No, They Haven't | Letters | Chicago Reader

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No, They Haven't




I'm not sure why so many people are laboring under the delusion that Lakeview and Lincoln Park are "safe" neighborhoods, but I didn't think the Reader would be so naive as to publish a "city lost forever" article on the front page (December 21).

Now I'm not afraid to go walking down the street in Lincoln Park or Lakeview or for that matter Uptown, but those on the north lakefront should take the hint that high rent does not equal safety. Anyhow, a moonlit stroll down Marine Drive sounds about as romantic to me as a happy holidays trip to Beirut.

The madcap nightlife in Lakeview and the wealthy reputation of Lincoln Park make those neighborhoods attractive to criminals, i.e. they're coming there to rip you off. The neighborhoods are busy, people are there from all over the area, if not the world, and there's so much commotion that crime goes unnoticed. That's not safety. The overly paid of Chicago may line up to pay $1,100 a month for an apartment with the size and approximate fire-code integrity of the average dorm room, but who led them to believe they wouldn't get their asses kicked on the street if they did?

Shocked north-siders often appear on the nightly news after some vicious crime or other and they always say the same thing: "I can't believe it. It's such a safe neighborhood." A simple glance at the sharp economic lines drawn all over the north side tells you how the above statement is even dumber than it sounds. Residents of Old Town can take comfort in the safety of their location, as neighbors to Cabrini-Green, and Lakeview residents can look north to that shining beacon of nonviolence, Uptown.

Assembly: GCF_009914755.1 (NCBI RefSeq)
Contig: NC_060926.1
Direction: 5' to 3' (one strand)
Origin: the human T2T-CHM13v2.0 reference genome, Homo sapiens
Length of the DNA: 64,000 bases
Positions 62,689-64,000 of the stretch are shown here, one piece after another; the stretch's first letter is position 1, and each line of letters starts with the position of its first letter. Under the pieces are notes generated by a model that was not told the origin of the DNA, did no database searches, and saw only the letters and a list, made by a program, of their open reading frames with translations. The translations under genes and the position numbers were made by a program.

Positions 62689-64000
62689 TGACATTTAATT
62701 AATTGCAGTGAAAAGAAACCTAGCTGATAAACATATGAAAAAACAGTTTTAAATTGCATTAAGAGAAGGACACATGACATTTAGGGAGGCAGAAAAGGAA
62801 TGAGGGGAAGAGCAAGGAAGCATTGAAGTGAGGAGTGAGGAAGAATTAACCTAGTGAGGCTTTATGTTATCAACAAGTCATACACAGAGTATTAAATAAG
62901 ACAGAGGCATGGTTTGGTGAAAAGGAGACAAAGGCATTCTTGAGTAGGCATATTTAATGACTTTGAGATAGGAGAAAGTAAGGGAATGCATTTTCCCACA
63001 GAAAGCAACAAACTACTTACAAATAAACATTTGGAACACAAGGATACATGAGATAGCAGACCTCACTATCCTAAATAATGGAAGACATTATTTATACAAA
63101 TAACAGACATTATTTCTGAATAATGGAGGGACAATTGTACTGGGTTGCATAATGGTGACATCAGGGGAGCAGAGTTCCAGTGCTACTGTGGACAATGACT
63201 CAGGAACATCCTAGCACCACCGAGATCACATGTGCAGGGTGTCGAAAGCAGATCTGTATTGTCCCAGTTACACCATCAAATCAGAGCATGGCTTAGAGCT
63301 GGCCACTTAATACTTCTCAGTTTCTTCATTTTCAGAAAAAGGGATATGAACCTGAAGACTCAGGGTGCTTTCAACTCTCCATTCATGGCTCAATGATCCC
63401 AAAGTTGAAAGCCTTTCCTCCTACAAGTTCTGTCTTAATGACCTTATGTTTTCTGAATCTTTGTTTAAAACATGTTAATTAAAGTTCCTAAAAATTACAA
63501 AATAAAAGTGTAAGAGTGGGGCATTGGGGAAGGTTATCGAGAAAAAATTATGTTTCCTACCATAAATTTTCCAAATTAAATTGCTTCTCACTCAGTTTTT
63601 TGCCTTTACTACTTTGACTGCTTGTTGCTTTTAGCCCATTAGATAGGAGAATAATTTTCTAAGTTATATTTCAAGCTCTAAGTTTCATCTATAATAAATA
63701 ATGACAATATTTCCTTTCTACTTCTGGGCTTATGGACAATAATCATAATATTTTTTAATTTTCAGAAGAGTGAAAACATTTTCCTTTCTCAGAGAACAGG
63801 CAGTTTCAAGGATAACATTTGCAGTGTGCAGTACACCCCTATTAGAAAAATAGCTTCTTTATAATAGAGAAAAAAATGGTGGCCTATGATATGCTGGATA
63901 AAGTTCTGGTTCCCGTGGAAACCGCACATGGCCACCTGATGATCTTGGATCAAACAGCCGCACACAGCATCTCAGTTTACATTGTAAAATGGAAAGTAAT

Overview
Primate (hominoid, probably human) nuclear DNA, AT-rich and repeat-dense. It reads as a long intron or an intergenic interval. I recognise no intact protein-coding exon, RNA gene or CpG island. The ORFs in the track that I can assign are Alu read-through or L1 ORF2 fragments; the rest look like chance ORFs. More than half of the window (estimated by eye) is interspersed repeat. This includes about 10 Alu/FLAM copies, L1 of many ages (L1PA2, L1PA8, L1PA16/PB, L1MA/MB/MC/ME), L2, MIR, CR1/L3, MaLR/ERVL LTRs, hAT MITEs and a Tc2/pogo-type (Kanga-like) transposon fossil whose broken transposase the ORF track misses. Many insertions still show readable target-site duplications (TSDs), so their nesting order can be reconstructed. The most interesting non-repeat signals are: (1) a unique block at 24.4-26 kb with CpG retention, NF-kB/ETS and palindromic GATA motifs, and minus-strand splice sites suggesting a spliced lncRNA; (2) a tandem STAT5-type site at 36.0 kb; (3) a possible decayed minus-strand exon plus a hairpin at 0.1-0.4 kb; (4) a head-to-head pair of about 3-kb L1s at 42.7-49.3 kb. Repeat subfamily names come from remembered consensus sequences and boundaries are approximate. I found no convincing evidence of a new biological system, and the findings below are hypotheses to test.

It may sound strange, and it may sound hard to believe, but there actually is a city outside of the five or six neighborhoods that appear in the Reader's real estate section. No, they may not have block after block of endless restaurants and flashy shops, but they aren't overpriced former slums that lull residents into a false sense of security either.

Those of us in "bad" neighborhoods often find it amusing to read about the tragedy of crime in "good" neighborhoods. But a story about being afraid to feed the ducks in Lincoln Park? Tell him to come down to Jackson Park; we often roller-blade and bike-ride in the middle of the night, and nobody's bothered us yet. I'd imagine the criminals are all in Wrigleyville, burglarizing your apartments.

Matt Rauscher


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